When the Patient Comes Third: Navigating Moral and Practical Dilemmas Amid Contexts of Pregnancy and Risk During the 2013–2015 Ebola Epidemic in Sierra Leone

  • Rebecca HendersonEmail author
  • Kristen McLean
Part of the Global Maternal and Child Health book series (GMCH)


Pregnant, laboring, and postpartum women represented a particularly vulnerable population during the 2013–2015 Ebola epidemic in Sierra Leone. While scholarship has explored factors related to risk, infectiousness, and the medical difficulties in treating this population, few studies have examined this topic from the perspective of health care workers themselves. To address this gap, we conducted a qualitative study to explore the subjective experiences of health care providers working with this difficult-to-treat population. Data were collected between 2015 and 2017 as part of the Ebola 100 Project, an interdisciplinary research initiative that seeks to capture the stories of those who contributed to ending the West African Ebola epidemic. Via in-depth interviews (N = 30) with both Sierra Leonean and expatriate nurses, physicians, midwives, and traditional birth attendants, we examine how health care workers navigated the moral and practical dilemmas in attending to pregnant and laboring women in a context of both fear and medical uncertainty. Our findings indicate that the emergence of Ebola was particularly traumatic for local care providers, whose tenuous employment and the neglected state of maternal health nationally, as well as community distrust, stigmatization, and personal experiences of loss, made their jobs especially difficult. International care providers, used to working in higher-resource settings, often struggled to maintain a sense of relative control and safety by properly managing risk. This they did via repeat trainings, meticulous adherence to procedures, and the creation of strict guidelines, which often by necessity prioritized their own safety and that of the public before their patients. As the epidemic waned, however, shifts in risk management occurred, and local knowledge and “gut instinct” blended with more objective criteria around clinical decision-making. These findings speak to the diverse experiences surrounding care practices during the Ebola epidemic and have relevance both for the current health care landscape in Sierra Leone and for informing future global health responses of this nature.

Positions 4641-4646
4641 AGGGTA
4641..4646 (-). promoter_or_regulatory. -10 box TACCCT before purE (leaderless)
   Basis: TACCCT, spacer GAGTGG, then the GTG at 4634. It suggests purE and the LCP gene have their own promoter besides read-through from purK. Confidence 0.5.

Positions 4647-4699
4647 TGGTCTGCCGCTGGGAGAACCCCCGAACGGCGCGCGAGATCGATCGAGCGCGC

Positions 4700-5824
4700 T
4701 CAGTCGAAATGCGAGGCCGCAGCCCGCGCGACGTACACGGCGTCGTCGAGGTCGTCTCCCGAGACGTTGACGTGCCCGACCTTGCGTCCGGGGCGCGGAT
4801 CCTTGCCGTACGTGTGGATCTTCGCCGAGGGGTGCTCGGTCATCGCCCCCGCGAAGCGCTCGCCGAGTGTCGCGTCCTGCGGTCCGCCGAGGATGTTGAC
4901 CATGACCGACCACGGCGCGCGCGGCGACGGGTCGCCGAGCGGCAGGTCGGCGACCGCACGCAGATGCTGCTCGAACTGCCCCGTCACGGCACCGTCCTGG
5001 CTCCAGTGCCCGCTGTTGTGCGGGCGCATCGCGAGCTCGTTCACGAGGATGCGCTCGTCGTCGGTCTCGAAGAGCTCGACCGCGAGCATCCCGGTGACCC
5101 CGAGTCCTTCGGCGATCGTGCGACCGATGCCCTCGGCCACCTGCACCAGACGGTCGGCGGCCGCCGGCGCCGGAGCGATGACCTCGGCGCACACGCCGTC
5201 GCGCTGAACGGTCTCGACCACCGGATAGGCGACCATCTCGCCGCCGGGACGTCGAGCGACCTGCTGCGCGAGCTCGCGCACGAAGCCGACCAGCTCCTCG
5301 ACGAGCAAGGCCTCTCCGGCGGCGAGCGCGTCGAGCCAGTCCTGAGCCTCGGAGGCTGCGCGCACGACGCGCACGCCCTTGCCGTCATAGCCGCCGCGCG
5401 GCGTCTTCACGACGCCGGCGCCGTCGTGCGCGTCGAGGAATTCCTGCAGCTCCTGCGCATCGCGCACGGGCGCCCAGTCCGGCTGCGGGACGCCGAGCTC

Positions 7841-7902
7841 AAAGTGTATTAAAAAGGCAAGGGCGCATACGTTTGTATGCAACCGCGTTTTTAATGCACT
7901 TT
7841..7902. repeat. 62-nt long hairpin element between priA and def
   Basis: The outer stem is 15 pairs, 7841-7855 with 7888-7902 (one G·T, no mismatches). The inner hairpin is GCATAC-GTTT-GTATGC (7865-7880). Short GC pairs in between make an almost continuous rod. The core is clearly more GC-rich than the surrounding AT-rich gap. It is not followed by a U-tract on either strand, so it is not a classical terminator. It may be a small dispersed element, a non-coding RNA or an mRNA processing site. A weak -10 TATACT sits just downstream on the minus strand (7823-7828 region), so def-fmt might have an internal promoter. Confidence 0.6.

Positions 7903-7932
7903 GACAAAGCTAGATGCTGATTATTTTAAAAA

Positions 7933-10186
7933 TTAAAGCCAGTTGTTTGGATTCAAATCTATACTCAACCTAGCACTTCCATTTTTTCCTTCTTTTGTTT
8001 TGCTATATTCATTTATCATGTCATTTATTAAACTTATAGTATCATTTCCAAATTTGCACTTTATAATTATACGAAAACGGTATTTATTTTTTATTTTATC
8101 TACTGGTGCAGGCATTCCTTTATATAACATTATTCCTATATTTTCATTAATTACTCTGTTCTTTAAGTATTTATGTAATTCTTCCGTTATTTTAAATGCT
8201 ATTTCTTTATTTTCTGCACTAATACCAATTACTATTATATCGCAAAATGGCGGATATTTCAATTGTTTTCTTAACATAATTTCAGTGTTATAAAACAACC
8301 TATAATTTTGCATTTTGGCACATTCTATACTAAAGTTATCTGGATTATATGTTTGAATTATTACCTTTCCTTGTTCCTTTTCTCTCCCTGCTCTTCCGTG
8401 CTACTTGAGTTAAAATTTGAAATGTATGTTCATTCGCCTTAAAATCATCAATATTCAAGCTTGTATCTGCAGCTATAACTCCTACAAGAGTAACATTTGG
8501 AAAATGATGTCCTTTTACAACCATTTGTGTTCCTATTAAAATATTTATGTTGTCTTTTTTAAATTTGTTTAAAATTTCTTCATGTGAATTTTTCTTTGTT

West African Ebola epidemic Maternal health Sierra Leone Risk Contagion Global health ethics Health care providers Health care systems Uncertainty Maternal mortality 


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© Springer Nature Switzerland AG 2019

Authors and Affiliations

  1. 1.University of FloridaGainesvilleUSA
  2. 2.Yale UniversityNew HavenUSA

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